Although labor savings are important robotic benefits, milk production and milk value drive the economic equation.
Increased production drives profitability
It’s the $180,000 question. Will that type of investment for a robotic milker actually pay for itself?
The answer: It’s complicated, and it depends. The three biggest variables are labor savings, increases in milk production and milk prices.
The complex interrelationship of these factors prompted Jim Salfer and Bill Lazarus, both with the University of Minnesota, to develop a spreadsheet to help answer the question. Salfer in an Extension dairy educator; Lazarus is an Extension economist.
The Minnesota spreadsheet is based on an earlier version developed by Iowa State. The Minnesota version is a partial budget that looks at increased returns and expenses. It is best used comparing a switch in milking systems to a robotic milker, and it is not designed to look at expansion scenarios.
Labor savings and the elimination of labor issues are often touted as the driving forces toward robotics. But both can sometimes be difficult to quantify.
That’s particularly true for small and mid-sized farms that often provide family labor for some or all of the milking. Unless that family labor is redirected into other areas that improve nutrition, reproduction or herd health, savings won’t contribute to cash flow or profitability, says Salfer.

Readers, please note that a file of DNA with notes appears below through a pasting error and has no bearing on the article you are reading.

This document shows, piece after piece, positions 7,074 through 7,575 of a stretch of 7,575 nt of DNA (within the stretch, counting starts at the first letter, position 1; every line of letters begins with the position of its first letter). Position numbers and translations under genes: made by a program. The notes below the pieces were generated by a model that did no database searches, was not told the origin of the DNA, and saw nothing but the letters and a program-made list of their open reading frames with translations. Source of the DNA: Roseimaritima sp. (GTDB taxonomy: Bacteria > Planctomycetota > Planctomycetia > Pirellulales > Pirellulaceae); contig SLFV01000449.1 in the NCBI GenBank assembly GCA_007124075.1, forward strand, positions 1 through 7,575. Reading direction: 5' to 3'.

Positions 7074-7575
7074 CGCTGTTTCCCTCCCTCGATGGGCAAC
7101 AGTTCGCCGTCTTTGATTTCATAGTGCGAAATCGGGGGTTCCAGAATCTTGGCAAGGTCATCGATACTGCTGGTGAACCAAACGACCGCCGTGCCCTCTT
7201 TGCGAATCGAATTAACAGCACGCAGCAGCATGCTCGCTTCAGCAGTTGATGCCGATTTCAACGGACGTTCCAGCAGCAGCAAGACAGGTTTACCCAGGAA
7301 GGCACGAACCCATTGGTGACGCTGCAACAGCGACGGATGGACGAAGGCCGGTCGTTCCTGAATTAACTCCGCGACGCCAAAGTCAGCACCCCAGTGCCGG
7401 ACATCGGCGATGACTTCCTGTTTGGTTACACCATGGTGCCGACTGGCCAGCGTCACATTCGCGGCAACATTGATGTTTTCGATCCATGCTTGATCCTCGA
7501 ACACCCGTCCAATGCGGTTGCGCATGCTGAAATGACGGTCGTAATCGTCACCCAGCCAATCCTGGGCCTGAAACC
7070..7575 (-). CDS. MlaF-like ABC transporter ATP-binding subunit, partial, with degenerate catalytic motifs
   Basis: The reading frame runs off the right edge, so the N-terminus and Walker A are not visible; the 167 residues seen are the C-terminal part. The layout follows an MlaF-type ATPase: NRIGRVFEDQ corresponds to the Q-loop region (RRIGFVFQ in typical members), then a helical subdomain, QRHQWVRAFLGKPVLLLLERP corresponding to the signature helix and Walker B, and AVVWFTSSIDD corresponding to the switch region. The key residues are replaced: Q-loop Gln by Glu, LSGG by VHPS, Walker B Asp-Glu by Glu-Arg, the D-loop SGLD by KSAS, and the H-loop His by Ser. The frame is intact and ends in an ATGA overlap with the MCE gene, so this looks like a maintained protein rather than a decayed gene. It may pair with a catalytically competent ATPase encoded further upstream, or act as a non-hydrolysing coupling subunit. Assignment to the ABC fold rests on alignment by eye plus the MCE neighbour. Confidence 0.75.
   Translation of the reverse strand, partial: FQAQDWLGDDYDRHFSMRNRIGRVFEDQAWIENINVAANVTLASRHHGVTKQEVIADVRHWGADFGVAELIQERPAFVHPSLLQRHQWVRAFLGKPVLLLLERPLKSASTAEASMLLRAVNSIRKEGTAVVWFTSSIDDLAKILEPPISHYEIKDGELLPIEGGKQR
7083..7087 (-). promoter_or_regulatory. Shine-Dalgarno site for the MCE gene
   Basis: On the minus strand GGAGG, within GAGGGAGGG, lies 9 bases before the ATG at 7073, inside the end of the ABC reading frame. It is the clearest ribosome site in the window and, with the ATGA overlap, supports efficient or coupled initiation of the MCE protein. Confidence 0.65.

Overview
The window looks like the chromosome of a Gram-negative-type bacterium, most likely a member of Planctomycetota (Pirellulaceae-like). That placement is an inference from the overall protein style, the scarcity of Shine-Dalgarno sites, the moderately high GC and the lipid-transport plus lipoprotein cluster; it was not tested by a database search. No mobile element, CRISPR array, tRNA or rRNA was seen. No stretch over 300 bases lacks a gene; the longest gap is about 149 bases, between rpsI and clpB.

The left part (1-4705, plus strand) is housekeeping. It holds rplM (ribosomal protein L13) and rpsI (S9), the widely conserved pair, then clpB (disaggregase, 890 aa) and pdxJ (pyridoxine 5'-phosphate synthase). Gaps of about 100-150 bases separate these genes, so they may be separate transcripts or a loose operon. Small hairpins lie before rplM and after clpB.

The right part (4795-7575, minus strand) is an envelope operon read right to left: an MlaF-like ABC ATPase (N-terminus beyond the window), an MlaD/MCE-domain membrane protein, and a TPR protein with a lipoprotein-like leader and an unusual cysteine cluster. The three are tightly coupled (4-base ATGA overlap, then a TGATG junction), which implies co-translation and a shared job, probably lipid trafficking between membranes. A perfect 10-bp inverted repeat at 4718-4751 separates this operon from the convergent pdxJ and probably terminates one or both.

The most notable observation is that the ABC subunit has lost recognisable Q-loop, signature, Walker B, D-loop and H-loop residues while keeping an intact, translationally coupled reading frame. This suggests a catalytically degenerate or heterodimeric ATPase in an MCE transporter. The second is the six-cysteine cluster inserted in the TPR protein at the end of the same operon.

Managing less labor—recruiting, training, supervising and so forth—is also touted as a big advantage of robotic milkers. Here again, if that time and effort isn’t redirected into other profit centers, it’s difficult to quantify the monetary benefits, he says.
Increased milk production is another often-cited benefit of robotic milkers, especially for herds milked 2X. The belief is that robotically milked cows will visit the robot close to three or more times per day, thus getting the benefit of increased milking frequency.
Salfer and colleagues are collecting data from some 50 farms in the Midwest with robotic milkers. Their experience is that cows on these farms visit the robots from 2.6 to 3.0 times per day, averaging 2.8X. The average increase in production attributable to this increased frequency is just 3 to 6 lb., and not nearly the 7 to 10 lb. one might expect with 3X.
"Robots in and of themselves won’t get you that much more milk—maybe 3 to 6 lb. per cow per day," says Salfer. "As one producer told me, ‘Management makes milk; robots only harvest it.’"
Some producers do see production jump 8 and even 12 lb. per cow per day. But that extra milk likely comes from better management or higher quality feed, made possible by freed-up labor.
And the flip side is also true. "If you get no milk increase, it gets pretty ugly," Salfer says.
Because of high capital costs, owners have to focus on milk per robot and maximizing milking time.
From his survey work, herds were averaging about 75 lb. of milk per cow, with a range of 57 lb. to 100 lb. The average might seem low, but all cows milked through the robot were included in that number. That meant fresh cows, sick cows and lame cows—all were averaged.
Milk price is another driver. A $17.50-per-cwt average price might be breakeven in some herds with high milk production. A $20 price could typically push robots into profitability, but a $15 average would bleed budgets red.
- March 2014